The Black Shark 5 Pro is rocking the same 6.67-inch diagonal as last year's model. The 1080 x 2400 pixels, 20:9 ratio resolution is also identical, which means that you still get a perfectly sharp pixel density of around 395 ppi. The Black Shark 5 Pro display still does 144Hz, is HDR10+ certified and has an advertised peak brightness of 1300 nits.
The one significant change for this year is the 10-bit color depth on the new Samsung AMOLED panel. While OLED panels have infinite contrast, Xiaomi advertises a 5000000:1 figure. We ran our traditional set of display tests and got some impressive results. In terms of brightness, we measured a maximum of 504 nits by maxing out the slider in manual mode.
The Black Shark 5 Pro does include a special option to boost brightness in sunlight even with auto brightness turned off, which is nifty. Neither it nor the auto mode managed to get us anywhere close to the advertised 1300 nits, though, and we got a max of 682 nits instead.
That's not too bad, and we noticed that the display got even brighter still outside in direct sunlight. Since the Black Shark 5 Pro has two separate ambient light sensors, we probably didn't manage to set up a proper test scenario to measure max brightness.
|Display test||100% brightness|
In any case, the phone was perfectly usable outdoors, which is the crucial bit. Black on this display is perfect, as is usually the case with OLEDs.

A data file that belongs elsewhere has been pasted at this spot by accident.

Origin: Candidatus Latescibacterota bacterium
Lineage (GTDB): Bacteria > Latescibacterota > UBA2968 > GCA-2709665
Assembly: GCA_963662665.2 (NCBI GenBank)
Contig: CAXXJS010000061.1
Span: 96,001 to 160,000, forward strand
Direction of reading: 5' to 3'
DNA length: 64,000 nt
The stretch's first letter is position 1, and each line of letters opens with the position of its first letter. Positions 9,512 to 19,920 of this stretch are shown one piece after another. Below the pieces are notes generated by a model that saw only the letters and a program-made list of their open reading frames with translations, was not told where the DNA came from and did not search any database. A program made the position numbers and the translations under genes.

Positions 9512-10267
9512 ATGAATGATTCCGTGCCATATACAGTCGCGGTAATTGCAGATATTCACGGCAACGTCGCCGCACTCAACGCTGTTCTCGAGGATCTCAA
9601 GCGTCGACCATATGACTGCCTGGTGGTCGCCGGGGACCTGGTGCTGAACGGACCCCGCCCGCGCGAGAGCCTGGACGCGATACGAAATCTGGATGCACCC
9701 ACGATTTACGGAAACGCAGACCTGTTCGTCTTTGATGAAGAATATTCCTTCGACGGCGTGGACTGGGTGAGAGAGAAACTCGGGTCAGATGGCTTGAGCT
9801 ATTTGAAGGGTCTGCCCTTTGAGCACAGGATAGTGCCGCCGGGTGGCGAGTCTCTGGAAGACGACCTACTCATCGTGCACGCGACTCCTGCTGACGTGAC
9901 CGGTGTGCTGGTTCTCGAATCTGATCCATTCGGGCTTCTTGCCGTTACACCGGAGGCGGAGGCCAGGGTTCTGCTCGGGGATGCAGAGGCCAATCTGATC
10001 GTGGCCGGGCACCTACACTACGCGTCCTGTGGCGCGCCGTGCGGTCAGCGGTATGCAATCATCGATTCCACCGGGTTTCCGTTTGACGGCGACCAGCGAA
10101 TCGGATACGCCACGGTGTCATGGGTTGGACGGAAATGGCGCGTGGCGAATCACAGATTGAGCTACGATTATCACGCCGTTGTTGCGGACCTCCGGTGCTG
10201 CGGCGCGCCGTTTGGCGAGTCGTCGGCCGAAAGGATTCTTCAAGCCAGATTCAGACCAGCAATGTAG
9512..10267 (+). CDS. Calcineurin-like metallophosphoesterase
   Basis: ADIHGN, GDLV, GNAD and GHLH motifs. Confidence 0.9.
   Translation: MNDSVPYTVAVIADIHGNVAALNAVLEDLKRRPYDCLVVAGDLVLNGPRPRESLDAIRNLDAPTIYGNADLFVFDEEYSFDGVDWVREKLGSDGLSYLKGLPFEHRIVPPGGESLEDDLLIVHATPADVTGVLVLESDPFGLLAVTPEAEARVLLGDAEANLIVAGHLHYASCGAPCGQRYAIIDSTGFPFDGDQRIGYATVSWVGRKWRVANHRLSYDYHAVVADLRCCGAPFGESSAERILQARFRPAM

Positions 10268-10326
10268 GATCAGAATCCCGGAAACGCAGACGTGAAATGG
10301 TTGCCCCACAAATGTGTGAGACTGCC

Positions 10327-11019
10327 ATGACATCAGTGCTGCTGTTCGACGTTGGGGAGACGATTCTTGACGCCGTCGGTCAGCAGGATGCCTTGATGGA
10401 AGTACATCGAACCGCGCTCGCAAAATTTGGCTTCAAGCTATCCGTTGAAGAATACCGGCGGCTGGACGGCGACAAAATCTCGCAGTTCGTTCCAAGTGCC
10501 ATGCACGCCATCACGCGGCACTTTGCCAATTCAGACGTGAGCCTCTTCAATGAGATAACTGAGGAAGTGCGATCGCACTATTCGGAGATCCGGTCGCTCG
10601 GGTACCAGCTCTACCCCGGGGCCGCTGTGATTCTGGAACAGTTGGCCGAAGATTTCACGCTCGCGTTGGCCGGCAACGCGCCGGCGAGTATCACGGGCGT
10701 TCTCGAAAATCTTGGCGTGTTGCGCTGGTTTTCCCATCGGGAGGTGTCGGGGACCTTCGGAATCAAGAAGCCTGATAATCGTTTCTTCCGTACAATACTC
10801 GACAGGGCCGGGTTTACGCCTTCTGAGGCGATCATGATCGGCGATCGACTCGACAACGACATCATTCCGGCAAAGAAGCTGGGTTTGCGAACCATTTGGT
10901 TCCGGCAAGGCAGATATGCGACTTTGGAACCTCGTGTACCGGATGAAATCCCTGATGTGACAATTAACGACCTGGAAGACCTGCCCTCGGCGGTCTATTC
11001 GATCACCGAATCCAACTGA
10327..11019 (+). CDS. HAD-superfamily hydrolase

In terms of color reproduction, the Black Shark 5 Pro has a total of three color modes, plus manual color temperature adjustment. The default Saturated mode aims for the DCI-P3 color space and mostly manages to cover it completely. However, accuracy isn't that great. Reds and greens are a bit oversaturated and blues particularly so. There is no way to correct all three at once with the color temperature adjustment, but you can warm up the cold whites a bit.
The Natural color mode aims for the sRGB color space but still has a more saturated pallet. The kind that looks more pleasing and has more "pop" on an OLED panel but isn't precisely color-accurate. For that, you have to go for the Standard mode, which nails the sRGB color space and is perfectly accurate.
HDR support on the Black Shark 5 Pro, or at least our review unit is a bit weird. Mind you, most of these things are fixable via OTA updates, so hopefully, things change for the better. However, for the time being, our device reports software support for decoding HDR and HLG. No HDR10+ nor Dolby Vision. As per the official press materials, the display on the phone is certified for HDR10+, though.
While testing HDR, we noticed that the Netflix app is not available for the Black Shark 5 Pro on the Google Play Store. We had to sideload it, and even then, it reports a lack of HDR support. Again, there is plenty of time for this to change since Netflix runs its own whitelist for phone models. The YouTube app does offer HDR content and manages to visibly trigger and display HDR on the Black Shark 5 Pro.
On another positive note, the Black Shark 5 Pro has the highest Widevine L1 DRM support, and Netflix was more than happy to offer up FullHD streams to saturate its resolution fully.
The Black Shark 5 Pro has a maximum refresh rate of 144Hz. It combines that with 720Hz touch sampling rate for the best possible gaming experience. The way the OS handles refresh rate is a bit convoluted, though.
First off, there are four total refresh rate settings available in the Display menu. Standard is the easiest to explain - it just locks the display at 60Hz. Then there is Ultrahigh, which, with few exceptions, runs the UI and most apps at 90Hz. Ultimate claims to offer up the full 144Hz but runs the UI and almost every app locked at 120Hz.